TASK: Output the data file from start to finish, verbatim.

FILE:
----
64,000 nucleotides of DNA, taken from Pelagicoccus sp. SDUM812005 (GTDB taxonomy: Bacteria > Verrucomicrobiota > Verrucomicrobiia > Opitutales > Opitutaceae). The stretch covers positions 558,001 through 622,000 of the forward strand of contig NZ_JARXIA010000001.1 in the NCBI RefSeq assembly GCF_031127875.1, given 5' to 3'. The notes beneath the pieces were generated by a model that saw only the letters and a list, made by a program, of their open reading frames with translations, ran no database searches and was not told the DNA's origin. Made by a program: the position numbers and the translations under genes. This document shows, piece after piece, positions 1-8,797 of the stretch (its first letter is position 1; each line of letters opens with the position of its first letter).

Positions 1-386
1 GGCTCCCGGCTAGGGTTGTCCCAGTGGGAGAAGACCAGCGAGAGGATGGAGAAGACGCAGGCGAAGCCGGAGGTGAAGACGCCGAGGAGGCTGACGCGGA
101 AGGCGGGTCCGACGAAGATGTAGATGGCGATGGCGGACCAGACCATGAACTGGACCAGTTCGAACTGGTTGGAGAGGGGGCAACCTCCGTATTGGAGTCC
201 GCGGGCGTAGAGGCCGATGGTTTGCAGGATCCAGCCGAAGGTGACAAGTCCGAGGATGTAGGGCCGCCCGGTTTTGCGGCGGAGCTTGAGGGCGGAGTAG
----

64,000 nucleotides of DNA, taken from Pelagicoccus sp. SDUM812005 (GTDB taxonomy: Bacteria > Verrucomicrobiota > Verrucomicrobiia > Opitutales > Opitutaceae). The stretch covers positions 558,001 through 622,000 of the forward strand of contig NZ_JARXIA010000001.1 in the NCBI RefSeq assembly GCF_031127875.1, given 5' to 3'. The notes beneath the pieces were generated by a model that saw only the letters and a list, made by a program, of their open reading frames with translations, ran no database searches and was not told the DNA's origin. Made by a program: the position numbers and the translations under genes. This document shows, piece after piece, positions 1-8,797 of the stretch (its first letter is position 1; each line of letters opens with the position of its first letter).

Positions 1-386
1 GGCTCCCGGCTAGGGTTGTCCCAGTGGGAGAAGACCAGCGAGAGGATGGAGAAGACGCAGGCGAAGCCGGAGGTGAAGACGCCGAGGAGGCTGACGCGGA
101 AGGCGGGTCCGACGAAGATGTAGATGGCGATGGCGGACCAGACCATGAACTGGACCAGTTCGAACTGGTTGGAGAGGGGGCAACCTCCGTATTGGAGTCC
201 GCGGGCGTAGAGGCCGATGGTTTGCAGGATCCAGCCGAAGGTGACAAGTCCGAGGATGTAGGGCCGCCCGGTTTTGCGGCGGAGCTTGAGGGCGGAGTAG